Our pro-life law is under tremendous domestic and international pressure, writes David Quinn
Three big abortion stories broke last weekend. The first was the revelation that pro-abortion organisations in Ireland are receiving large amounts of foreign funding that is to be used for the express purpose of campaigning to repeal the protection our Constitution offers to unborn children.
The second was ‘live-tweeting’ by two Irish women who said they were travelling to England so one of them could have an abortion.
The third was the news that Marie Stopes International, which performs 70,000 abortions in Britain each year, some of them on Irish women, has had to suspend some of its abortions because of health and safety concerns.
The funding for the campaign to repeal the Eighth Amendment has come from an organisation called the Open Society Foundation which was established and is financed by one of the world’s richest men, billionaire George Soros.
Some of the money goes to good causes. But Soros also favours the liberalisation of drug laws, laws against prostitution and laws against abortion.
We know that Soros is funding Irish pro-choice organisations because documents from his organisation were leaked. The organisations are Amnesty International Ireland, the Abortion Rights Campaign and the Irish Family Planning Association (IFPA).
Amnesty admitted to the Irish Independent that it has received €137,000 from Soros over two years. The IFPA said it has received $150,000. The Abortion Rights Campaign has not yet said how much it has received.
The leaked documents explained why Soros’ foundation has awarded the funds. It said it was so that the three organisations could “work collectively on a campaign to repeal Ireland’s constitutional amendment granting equal rights to an implanted embryo as a pregnant woman”.
The hope is that “a win could impact on other strongly Catholic countries, such as Poland, and provide much needed proof that change is possible, even in highly conservative places”.
Organisations in Ireland are not permitted by law to receive foreign money for political purposes. It is hard to see how money that has been provided for the explicit purpose of running a campaign to repeal our pro-life laws is not political. It will be interesting to see what the Charities Regulator has to say about the matter.
Reaction to the Soros funding has been muted. It would be an entirely different story if it turned out that pro-life organisations were receiving foreign money for the express purpose of defending the present law.
Then there would be an outcry with politicians and commentators decrying foreign interference in Irish affairs. But we are well used by now to these double standards.
Another story at the weekend overshadowed the Soros story, namely the one about the two women live-tweeting on social media about their journey to England for an alleged abortion. They tweeted under the account @twowomentravel.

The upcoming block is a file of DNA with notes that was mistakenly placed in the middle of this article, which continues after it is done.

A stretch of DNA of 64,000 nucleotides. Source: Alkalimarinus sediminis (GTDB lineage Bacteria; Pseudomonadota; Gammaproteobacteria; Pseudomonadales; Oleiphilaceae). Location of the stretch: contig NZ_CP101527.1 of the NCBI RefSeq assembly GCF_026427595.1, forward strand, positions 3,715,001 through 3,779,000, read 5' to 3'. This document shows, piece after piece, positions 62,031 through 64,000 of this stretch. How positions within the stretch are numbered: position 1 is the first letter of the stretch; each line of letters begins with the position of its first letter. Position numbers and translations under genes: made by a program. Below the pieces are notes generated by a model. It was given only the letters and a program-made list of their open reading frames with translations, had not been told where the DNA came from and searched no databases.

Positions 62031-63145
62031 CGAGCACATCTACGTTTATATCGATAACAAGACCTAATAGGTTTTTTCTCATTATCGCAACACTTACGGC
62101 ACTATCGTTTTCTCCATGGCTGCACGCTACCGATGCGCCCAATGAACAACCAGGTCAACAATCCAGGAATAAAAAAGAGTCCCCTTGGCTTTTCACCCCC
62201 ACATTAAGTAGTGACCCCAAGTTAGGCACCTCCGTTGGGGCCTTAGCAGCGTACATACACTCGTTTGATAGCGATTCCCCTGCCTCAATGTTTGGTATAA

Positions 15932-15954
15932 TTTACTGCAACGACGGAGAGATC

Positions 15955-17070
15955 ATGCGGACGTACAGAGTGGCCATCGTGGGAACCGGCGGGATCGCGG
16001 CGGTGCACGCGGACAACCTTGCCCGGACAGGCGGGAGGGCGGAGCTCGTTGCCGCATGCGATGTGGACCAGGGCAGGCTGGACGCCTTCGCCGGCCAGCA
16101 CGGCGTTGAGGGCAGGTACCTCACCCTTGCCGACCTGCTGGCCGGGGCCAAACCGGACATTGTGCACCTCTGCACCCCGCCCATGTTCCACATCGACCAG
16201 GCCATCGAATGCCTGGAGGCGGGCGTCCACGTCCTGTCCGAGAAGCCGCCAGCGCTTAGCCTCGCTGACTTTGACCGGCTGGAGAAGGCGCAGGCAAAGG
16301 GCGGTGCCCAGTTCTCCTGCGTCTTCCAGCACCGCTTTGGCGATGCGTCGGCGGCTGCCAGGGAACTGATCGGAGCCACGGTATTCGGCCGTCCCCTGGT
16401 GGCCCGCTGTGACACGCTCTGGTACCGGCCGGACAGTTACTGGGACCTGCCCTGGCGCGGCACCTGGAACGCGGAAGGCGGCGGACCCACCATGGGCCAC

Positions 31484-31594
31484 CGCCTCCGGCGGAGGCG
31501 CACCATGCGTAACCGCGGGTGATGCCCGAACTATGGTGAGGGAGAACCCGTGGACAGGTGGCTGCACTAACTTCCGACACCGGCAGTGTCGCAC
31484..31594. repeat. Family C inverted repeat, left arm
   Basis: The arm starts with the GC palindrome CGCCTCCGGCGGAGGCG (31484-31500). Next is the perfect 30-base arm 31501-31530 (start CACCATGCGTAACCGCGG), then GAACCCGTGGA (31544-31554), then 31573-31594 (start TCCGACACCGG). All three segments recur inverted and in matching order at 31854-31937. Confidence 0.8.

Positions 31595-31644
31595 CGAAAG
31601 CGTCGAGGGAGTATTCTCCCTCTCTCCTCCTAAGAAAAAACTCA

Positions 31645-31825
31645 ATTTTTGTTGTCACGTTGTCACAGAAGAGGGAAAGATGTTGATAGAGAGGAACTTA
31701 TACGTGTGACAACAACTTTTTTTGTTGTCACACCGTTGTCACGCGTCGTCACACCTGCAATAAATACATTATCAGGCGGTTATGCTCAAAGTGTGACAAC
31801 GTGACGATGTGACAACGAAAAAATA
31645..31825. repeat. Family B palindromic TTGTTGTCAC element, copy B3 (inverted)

They received lots of public support from various celebrities to the point where their Twitter account received a large following in a short time. There is something very disturbing about celebrities celebrating the destruction of an unborn human life.
More ominous was the fact that Health Minister and erstwhile supporter of the Eighth Amendment, the pro-life amendment, Simon Harris, tweeted in support of the women.
One comment from him said: “Thanks to @TwoWomenTravel for telling story of reality which faces many.”
Minister Harris could have said many things other than this. He could, for example, have suggested the alternatives to abortion that exist.
Previously our Health Minister has said he favours repeal of the Eighth Amendment so that women with terminally ill unborn babies can have them aborted. But if he objects in general to women having to go to England to have abortions, does he now believe we should have a highly permissive abortion law here in Ireland along the lines that exists in the UK? That would appear to be the logic of it.
This would also seem to pre-empt the outcome of the upcoming Citizen’s Assembly that is to meet in the autumn to consider the possibility of an abortion referendum. With one senior Minister after another declaring their support for abortion, it will be a miracle if the Assembly does not recommend a referendum.
The third story involving abortion is that of the abortion clinics which are run by the organisation Marie Stopes International. It should, like the Soros story, be bigger than it is. If medical standards at these clinics are not up to scratch (leaving aside the awfulness of abortion itself), and if it is not clear if every woman turning up for an abortion is giving her full consent to it, that is disastrous.
When the occasional, non-publicly-funded, and very small pro-life counselling agency here has been found to be using high pressure tactics on women considering an abortion, there has been a hue and cry.
They have been condemned as “rogue” agencies.
When a huge organisation like Marie Stopes has been found to have poor standards it should be much more concerning.
It is indicative of the fact that medical standards across the abortion industry are often low and they are often hard to fix because the clinics find it hard to recruit well-trained medical staff who want to work in the industry.
The common thread running through these stories, the first two in particular, is that our pro-life law is under tremendous domestic and international pressure. Very big guns are being brought to bear against it.
This, however, is not a reason to despair. It is rather a reason to redouble our efforts to ensure that Ireland remains one of the only countries in Western world that gives full and equal rights to every human being, both born and unborn.